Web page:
Drought and Soaring Temperatures Leave 36m People in Africa Facing Hunger

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The UN has warned more than 36 million people in eastern and southern Africa face hunger due to drought and soaring temperatures caused by El Niño.

Many African nations along the eastern stretch between Ethiopia and Zimbabwe are experiencing their worst droughts in decades. The situation has become worse still, since record-high temperatures in February, leading to concerns vulnerable countries could struggle to recover.

 

One of the strongest El Niños ever

Last year saw one of the strongest El Niño events ever recorded begin, which continues to wreak havoc with the world’s weather patterns. Eastern and southern Africa are two of the world’s most vulnerable regions from the weather phenomenon – particularly the threat of drought.

Ethiopia has been the worst hit country, suffering its most severe drought in more than 30 years. The country is already experiencing a delayed rainy season – believed to be the result of climate change – which has only exacerbated the impact of El Niño.

“Ethiopia has been hit by a double blow, both from a change to the rainy seasons that have been linked to long-term climate change and now from El Niño, which has potentially led the country to one of the worst droughts in decades,” UNICEF representative Gillian Mellsop was quoted by the Guardian.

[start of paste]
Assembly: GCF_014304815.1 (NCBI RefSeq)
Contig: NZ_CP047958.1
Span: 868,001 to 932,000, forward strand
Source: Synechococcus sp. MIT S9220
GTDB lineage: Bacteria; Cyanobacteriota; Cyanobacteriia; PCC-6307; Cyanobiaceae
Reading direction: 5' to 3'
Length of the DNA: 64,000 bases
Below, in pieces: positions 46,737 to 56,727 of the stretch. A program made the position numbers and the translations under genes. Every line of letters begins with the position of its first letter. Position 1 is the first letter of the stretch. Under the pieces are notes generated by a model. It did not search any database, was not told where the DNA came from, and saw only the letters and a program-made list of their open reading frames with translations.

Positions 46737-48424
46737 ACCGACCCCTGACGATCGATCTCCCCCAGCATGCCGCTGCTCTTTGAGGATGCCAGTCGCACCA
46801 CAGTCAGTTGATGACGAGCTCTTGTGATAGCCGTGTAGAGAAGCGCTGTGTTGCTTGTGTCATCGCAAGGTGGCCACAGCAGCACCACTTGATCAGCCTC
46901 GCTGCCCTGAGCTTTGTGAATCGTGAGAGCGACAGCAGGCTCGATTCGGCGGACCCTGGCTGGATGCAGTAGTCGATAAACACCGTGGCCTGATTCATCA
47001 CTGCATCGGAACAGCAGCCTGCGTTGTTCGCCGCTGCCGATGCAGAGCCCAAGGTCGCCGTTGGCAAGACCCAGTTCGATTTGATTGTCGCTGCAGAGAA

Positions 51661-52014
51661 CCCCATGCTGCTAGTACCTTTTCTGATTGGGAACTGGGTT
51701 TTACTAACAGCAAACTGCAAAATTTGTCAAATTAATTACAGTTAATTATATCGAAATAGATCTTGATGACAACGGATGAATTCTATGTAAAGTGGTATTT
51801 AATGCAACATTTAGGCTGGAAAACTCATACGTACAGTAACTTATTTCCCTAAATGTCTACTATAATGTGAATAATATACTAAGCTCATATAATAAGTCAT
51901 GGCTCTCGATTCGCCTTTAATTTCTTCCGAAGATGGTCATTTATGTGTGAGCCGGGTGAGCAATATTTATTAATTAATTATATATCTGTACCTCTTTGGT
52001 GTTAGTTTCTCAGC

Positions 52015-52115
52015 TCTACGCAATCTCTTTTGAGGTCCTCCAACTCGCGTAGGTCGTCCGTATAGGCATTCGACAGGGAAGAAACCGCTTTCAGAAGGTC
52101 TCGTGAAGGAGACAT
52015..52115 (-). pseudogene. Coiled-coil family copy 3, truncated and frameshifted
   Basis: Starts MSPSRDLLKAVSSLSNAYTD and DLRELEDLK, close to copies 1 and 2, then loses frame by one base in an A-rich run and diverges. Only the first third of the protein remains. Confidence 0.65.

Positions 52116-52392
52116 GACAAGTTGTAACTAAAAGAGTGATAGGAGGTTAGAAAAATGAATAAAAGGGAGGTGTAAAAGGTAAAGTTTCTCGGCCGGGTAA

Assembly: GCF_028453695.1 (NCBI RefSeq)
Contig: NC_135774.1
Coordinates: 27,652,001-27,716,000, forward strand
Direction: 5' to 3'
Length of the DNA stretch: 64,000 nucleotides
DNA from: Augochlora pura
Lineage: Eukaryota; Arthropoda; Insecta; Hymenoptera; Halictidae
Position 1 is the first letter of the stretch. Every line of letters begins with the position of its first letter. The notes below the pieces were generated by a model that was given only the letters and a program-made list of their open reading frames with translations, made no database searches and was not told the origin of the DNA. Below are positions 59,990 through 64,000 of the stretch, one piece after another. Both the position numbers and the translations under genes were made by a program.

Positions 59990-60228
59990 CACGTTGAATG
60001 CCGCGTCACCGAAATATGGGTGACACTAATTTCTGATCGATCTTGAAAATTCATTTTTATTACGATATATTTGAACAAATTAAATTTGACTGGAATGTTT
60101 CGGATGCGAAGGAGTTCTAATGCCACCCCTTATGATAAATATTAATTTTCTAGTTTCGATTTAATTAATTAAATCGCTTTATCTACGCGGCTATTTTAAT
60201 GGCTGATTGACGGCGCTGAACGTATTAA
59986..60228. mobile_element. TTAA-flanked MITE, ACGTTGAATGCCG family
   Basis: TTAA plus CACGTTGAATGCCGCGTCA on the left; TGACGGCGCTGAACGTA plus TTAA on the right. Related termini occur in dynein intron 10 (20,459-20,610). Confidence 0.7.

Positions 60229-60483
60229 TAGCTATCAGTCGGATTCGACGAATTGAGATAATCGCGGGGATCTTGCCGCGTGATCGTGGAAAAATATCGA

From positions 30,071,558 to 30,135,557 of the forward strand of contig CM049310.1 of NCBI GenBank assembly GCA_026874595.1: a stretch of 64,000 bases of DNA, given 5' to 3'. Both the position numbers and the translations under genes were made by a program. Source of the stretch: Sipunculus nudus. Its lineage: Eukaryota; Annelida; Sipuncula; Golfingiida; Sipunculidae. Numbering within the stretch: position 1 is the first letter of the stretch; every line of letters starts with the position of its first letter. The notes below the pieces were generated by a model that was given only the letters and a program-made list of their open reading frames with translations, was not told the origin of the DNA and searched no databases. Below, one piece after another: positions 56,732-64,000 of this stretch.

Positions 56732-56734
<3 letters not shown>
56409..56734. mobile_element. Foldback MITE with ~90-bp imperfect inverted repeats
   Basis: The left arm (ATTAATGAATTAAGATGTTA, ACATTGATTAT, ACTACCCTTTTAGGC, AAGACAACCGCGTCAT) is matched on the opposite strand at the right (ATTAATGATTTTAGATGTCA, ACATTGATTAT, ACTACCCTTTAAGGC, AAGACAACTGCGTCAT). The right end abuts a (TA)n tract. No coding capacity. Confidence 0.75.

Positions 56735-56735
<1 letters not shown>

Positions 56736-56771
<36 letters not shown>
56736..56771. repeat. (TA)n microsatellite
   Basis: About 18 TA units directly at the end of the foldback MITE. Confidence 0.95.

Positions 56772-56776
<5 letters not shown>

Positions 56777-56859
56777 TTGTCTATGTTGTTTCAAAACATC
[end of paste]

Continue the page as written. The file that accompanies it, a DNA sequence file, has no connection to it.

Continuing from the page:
Droughts becoming stronger, more regular

Experts are becoming concerned the growing rate and intensity of droughts in vulnerable countries will become unmanageable. World Vision resilience and livelihoods director for the southern Africa region, Beatrice Mwangi, says the biggest challenge in dealing with drought is the increasing rate of them.

“It’s becoming common knowledge now that we will experience droughts much more,” she says. “In the past it was one big drought every 10 years, then it came to one drought every five years, and now the trends are showing that it will be one every three to five years.”

 

Featured image:

By Oxfam East Africa – http://www.flickr.com/photos/oxfameastafrica/5758386784/, CC BY 2.0, https://commons.wikimedia.org/w/index.php?curid=15873369